One morning when she was 37 years old, Jill Bolte Taylor lost much of her mind. A malformed artery-vein junction in the left hemisphere of her brain burst open, flooding surrounding brain cells with blood that is toxic when not where it’s supposed to be.
Over the next few hours, as various left-hemisphere functions faded in and out and then shut down, it became quiet inside her head. No more chattering voice-of-me analyzing, judging, building anxiety, anger and fear. No more awareness, as well, of being separate. Just right-hemisphere peace and the bliss of being one with the energy of the universe.
However, Taylor was a PhD brain scientist, and she realized she was having a major stroke; bliss or no bliss, she was in serious difficulty. She managed to summon help—and then she spent the next eight years rebuilding her left-brain functions, including the “self” that had words and boundaries and could function in a world where past and future and other linear concepts matter.
She did quite a good job. In 2006, she published a book that became a bestseller, “My stroke of Insight.” In it, she offered hope and advice to stroke patients and their caregivers. However, she had a message for the rest of us, too: We can all get a taste of the bliss she experienced during her stroke by learning to “step to the right”—by choosing to cut off the negative chatter that our highly trained logical, analytical left hemispheres are so good at coming up with and accessing the deep peace that she says is the nature of the here-and-now, non-verbal right hemisphere.
I had read about Jill Taylor but hadn’t read her book until quite recently. And now I have watched her 2008 TED talk as well, which can be found at this link:
The talk is amazing, but the book is even more amazing because, of course, there’s a lot more to it. I would recommend it to anyone interested in how the mind works and, more especially, to anyone who prays, meditates, practices qigong or otherwise strives to quiet brain chatter and attain peace—because “stepping to the right” is pretty much what we’re all trying to do.
In “Stroke of Insight,” Taylor cites research on Tibetan meditators and Franciscan nuns who plied their practice inside a SPECT (single photo emission computed tomography) machine. As they meditated or prayed, the SPECT machine recorded a decrease in activity in their left hemisphere language centers, suggestive of a lessening of brain chatter. As well, there was a decrease in activity in the left hemisphere’s orientation association area, which helps us identify our physical boundaries, where the energy that is “me” abuts the universe of energy that is “not me.”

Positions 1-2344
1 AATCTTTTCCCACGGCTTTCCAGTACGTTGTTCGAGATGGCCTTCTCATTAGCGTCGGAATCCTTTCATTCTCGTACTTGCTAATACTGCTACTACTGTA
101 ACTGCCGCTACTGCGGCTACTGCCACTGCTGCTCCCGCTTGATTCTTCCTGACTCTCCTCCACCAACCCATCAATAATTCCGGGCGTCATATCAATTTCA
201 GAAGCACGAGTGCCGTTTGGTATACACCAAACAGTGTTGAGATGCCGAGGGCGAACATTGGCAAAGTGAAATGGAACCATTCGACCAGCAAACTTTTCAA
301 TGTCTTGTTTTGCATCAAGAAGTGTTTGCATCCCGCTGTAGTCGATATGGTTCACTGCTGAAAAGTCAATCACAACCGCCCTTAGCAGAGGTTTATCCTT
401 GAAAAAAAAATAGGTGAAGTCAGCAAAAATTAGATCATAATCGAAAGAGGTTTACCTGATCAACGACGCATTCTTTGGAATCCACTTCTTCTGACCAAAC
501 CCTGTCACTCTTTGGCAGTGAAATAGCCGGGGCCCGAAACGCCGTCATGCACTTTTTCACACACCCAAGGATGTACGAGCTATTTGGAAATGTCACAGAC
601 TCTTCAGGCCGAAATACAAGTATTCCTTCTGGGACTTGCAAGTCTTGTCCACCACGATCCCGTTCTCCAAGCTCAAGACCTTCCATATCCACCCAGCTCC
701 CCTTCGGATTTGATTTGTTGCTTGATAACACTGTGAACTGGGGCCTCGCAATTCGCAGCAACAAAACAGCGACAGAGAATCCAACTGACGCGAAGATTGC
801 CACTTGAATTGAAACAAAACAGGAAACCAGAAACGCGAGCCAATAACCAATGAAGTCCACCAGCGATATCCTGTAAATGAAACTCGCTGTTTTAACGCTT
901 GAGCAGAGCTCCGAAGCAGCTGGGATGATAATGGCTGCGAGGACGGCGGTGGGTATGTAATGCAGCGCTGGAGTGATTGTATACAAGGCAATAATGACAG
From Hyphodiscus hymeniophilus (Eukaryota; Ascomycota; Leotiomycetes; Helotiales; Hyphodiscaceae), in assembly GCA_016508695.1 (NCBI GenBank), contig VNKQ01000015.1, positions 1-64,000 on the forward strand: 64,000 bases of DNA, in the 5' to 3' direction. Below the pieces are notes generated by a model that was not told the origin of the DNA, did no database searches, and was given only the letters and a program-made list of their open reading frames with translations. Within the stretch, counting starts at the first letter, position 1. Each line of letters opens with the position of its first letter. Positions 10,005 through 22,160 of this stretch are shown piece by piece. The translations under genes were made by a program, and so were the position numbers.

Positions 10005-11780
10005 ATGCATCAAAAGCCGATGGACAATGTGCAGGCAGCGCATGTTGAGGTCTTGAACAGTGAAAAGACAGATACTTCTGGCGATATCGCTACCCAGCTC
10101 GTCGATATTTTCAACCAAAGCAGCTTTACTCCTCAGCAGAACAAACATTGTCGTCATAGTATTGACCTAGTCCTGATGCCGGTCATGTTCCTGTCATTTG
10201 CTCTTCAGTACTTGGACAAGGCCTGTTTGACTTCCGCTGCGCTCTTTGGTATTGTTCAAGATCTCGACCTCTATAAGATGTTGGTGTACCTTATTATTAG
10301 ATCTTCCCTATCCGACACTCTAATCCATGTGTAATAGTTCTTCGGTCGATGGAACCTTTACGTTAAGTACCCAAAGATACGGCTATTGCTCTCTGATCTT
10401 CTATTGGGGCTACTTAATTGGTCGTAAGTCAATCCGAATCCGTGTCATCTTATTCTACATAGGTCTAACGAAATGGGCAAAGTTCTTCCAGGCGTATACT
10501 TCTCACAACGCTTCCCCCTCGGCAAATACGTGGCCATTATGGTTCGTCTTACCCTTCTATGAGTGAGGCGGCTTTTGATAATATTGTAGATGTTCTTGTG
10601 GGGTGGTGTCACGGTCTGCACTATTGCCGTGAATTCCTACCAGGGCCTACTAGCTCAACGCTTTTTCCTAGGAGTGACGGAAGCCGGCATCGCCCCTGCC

Taylor may be over-simplifying matters when she says that we have two different minds corresponding to the two different hemispheres; other brain scientists say that the two hemispheres may have certain specialties and differences, but that they have many similarities as well. And, of course, the two hemispheres are connected through the corpus callosum.
However, I really appreciate many aspects of Taylor’s message; they resonate with learnings from my qigong training, and from my Buddhist meditation practice before that.
For one, there is the notion that I am not identical with my thoughts, that it is possible for “me,” whoever that “me” is, to get a bit of distance from my thoughts and even observe them with some dispassion. Taylor’s experience demonstrates this in spades. Even after the speech centers in her left hemisphere shut down and there were no more words in her head, no more “thoughts,” she continued to be a person who, among other things, recognized her mother and wanted to live and be whole again.
From having witnessed her left hemisphere shut down and then working to rebuild its various functions, Taylor concluded that we all have more control over our thoughts than we think we do, and that we all need to learn to tend our “thought gardens.”
Taylor points out that every time we run a particular neural circuit it becomes easier to run that circuit again. And indeed, isn’t that what learning is all about? Only we don’t think of it as learning when we replay over and over an incident that made us angry, or when we berate ourselves yet again for having eaten too much after dinner.
Taylor says that when we recognize that we’re running a negative thought loop, we need to abort it as quickly as possible. We can “step to the right” by shifting our awareness to our here-and-now sensory experience. I might choose to really feel the warm, soapy water running over the dish I’m washing. Or notice the chewiness of the bagel I’m eating. Or attend to the many different sounds that make up the noise of traffic. If I need more compelling sensory experience to attend to, I cand go for a walk or get out a pad of paper and some colored pens.
Actually, as I read Taylor’s book, I realized that I had already begun doing some of this “stepping to the right” as a result of some realizations from my qigong practice.
What was transformative for me was Taylor’s image of tending one’s thought garden.
I am a gardener. I get gardens. Well-tended, they are lush and alive, ever changing, ever seeking to grow—not a bad image for a mind. Better, indeed, than thinking of my mind as an inscrutable hunk of gray moosh.
I get the notion of tending, too. It involves patience and perseverance and, above all, respect for that which is tended; it is a kindly process that does not involve bulldozers or Agent Orange.
When my thoughts are bringing me down or stressing me out, that image of tending the garden of my mind is somehow comforting. It makes getting to a better mind space seem doable.